Industry News

1950s cinema and shops now open at Beamish Museum

Publication Date: 08th Jul 2024

A 1950s cinema, toy shop, electrical shop and record store have opened to visitors at Beamish, The Living Museum of the North today (6th July).

The new 1950s Town exhibits include a recreation of the Grand cinema, from Ryhope, in Sunderland; a toy shop named after Romer Parrish in Middlesbrough; A Reece Ltd Radio and Electrical Services electrical and record shop; STEM (science, technology, engineering and maths) learning space and a milk bar.

Communities who were involved in the project took part in the opening celebrations, which included a grand parade, and speakers included North East Mayor Kim McGuinness.

The exhibits in The 1950s Town are the culmination of the Remaking Beamish project, which is the biggest capital development in the County Durham museum’s history. They follow the recent opening of the Georgian Drovers Tavern and pottery, and the museum will also be opening two Georgian-themed self-catering cottages this year, where visitors will be able to stay overnight for the first time.

The Remaking Beamish project is supported by an £11.8million grant from The National Lottery Heritage Fund, with thanks to National Lottery players.

Rhiannon Hiles, Beamish’s Chief Executive, said: “We’ve had an absolutely fantastic time celebrating the opening of our 1950s cinema, shops and STEM learning space, a huge thank you to everyone who came along to make today so special.

“Today marks an important and exciting moment for the museum, and it means so much to us to hear from visitors how much they love these new 1950s and Georgian additions.

“A heartfelt thank you to everyone involved in the Remaking Beamish project – our staff and volunteers, communities, funders, partners and supporters, including The National Lottery Heritage Fund, Reece Foundation and Friends of Beamish. As a charity, this couldn’t have been achieved without this amazing support.

“The Remaking Beamish project overall has involved over 44,000 community members and school children, more than 22,000 people living with dementia and their families and carers taking part in health and wellbeing activities, and over 35,000 hours have been contributed by volunteers.

“The museum, which welcomed over 800,000 visitors last year, is committed to building on our work with communities and the people of the North East, as an anchor cultural institution in the region, working with partners to help highlight the region as a magnificent place to visit, live and work in.”

North East Mayor Kim McGuinness said: “Beamish is a huge asset to our region, and not only brings enormous joy to people who visit, it plays a crucial role in our economy, supporting local jobs and attracting 800,000 visitors every year.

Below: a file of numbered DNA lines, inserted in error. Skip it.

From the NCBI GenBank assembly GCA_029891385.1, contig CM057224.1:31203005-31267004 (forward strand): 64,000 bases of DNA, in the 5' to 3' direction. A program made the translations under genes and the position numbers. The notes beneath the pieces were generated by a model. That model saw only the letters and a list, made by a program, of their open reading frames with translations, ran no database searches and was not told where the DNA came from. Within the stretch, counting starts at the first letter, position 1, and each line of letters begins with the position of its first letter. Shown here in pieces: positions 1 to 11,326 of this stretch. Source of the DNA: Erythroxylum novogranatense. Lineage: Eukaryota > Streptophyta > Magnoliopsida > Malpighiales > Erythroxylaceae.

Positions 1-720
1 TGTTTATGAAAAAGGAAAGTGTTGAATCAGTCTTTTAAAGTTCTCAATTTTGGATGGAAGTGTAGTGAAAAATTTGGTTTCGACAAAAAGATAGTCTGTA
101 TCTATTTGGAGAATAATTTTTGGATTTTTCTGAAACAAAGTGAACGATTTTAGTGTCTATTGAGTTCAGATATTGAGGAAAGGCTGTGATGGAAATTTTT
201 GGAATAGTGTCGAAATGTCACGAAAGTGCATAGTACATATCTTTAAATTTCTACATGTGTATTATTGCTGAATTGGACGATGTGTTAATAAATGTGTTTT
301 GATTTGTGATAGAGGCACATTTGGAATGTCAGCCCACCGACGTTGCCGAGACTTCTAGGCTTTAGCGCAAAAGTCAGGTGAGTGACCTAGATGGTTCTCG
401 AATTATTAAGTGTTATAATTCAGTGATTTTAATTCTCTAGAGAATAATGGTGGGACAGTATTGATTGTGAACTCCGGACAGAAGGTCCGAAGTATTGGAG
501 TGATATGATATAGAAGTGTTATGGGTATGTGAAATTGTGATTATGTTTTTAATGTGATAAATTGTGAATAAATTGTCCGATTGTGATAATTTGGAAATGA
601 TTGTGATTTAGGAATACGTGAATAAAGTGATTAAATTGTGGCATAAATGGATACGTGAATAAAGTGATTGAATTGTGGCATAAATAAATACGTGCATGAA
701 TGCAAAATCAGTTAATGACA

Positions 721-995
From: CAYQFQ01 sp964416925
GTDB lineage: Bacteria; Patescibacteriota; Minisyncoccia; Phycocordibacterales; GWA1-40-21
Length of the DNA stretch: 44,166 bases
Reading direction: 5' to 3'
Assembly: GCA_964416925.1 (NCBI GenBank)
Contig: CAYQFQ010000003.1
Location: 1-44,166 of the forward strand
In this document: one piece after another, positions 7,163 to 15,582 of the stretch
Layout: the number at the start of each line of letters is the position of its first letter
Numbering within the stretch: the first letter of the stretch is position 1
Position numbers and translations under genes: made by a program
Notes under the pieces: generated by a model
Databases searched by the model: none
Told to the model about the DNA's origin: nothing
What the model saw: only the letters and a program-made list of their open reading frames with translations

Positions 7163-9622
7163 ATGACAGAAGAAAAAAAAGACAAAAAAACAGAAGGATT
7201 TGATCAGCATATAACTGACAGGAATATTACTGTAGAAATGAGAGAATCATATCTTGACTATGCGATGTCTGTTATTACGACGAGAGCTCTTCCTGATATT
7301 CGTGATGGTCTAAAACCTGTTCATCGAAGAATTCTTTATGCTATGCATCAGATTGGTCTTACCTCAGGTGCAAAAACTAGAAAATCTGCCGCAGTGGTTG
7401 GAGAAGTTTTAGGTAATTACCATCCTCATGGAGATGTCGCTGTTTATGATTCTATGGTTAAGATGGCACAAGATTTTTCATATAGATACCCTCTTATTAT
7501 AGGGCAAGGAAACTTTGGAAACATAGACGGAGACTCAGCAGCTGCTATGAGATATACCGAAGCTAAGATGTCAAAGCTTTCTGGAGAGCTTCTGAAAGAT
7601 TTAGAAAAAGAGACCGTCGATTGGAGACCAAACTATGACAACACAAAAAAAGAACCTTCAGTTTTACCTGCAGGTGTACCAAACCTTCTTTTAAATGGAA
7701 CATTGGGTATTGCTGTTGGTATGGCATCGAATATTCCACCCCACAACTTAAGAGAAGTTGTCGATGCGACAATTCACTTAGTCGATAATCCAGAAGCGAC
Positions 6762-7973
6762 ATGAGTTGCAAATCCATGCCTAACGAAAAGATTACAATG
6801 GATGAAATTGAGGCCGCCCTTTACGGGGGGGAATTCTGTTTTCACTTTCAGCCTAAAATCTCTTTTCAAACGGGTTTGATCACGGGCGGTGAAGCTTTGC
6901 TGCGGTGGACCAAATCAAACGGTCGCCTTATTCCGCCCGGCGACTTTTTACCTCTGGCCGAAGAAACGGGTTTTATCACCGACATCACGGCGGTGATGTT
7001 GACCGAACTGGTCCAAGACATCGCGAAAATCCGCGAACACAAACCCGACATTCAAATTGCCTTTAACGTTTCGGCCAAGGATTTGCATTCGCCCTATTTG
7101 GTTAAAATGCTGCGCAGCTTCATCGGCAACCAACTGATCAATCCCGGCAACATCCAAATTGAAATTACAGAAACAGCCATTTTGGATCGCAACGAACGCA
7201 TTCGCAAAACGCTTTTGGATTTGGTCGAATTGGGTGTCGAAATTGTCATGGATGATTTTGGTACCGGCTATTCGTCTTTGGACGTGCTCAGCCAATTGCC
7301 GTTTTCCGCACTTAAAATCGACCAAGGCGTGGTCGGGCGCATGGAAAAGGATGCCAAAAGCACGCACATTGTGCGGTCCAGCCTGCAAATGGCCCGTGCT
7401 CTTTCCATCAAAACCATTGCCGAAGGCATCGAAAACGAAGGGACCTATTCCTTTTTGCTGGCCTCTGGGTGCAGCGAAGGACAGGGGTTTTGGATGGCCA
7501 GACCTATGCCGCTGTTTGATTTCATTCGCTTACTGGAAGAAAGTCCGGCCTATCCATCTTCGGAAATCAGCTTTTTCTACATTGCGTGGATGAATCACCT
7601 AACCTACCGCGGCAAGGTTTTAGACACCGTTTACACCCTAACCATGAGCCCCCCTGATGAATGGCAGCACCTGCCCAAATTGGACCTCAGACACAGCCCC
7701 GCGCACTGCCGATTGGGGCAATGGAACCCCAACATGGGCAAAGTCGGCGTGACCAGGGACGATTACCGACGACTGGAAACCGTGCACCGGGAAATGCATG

“It embodies everything that is great about the North East: steeped in our rich culture and heritage and the great pride we feel about our region, and optimistic about the future. The opening of the wonderful 1950s Town demonstrates the growing strength of our tourism offer. 

 “As Mayor, I am determined that our great North East is heard on the national and international stage – building on success stories like Beamish to attract more people to discover our amazing part of the world, and create more jobs and opportunity for people living here.” 

In addition to The 1950s Town and Georgian developments, The National Lottery Heritage Fund-supported Remaking Beamish project has also included 1950s Spain’s Field Farm and a bus depot. 

Beamish has worked closely with communities throughout, with people sharing their memories and stories of 1950s life.

Today, the replicated Grand cinema was opened by Bill Mather, who was a trainee projectionist at the Grand in the 1950s, and Gary Hepple, who donated the cinema to the museum.

Visitors can experience a 1950s trip to the cinema and watch Pathé News, adverts and films. Hundreds of people sponsored cinema seats in support of the project.

Bill, who went on to have a 53-year career managing and owning cinemas, shared his memories of what the Grand was like in the 1950s. He said: “It has given me an absolute great pleasure to have been able to register my knowledge, from memory, into the foundation and rebuild of what I have termed my ‘Palace of Dreams’..

“Being permitted to voice my love of this wonderful building, so lovingly, recreated at Beamish and having started my ‘over half a century’ in the cinema business at the Grand cinema and seeing the end product is not unlike, to coin a phrase, being the mighty ‘Wizard of Oz’ sitting in my seat, and looking back some almost 10 years working with the Beamish team, and seeing and remembering all those staff from the 50s, who helped make it ‘a night of dreams at the pictures’!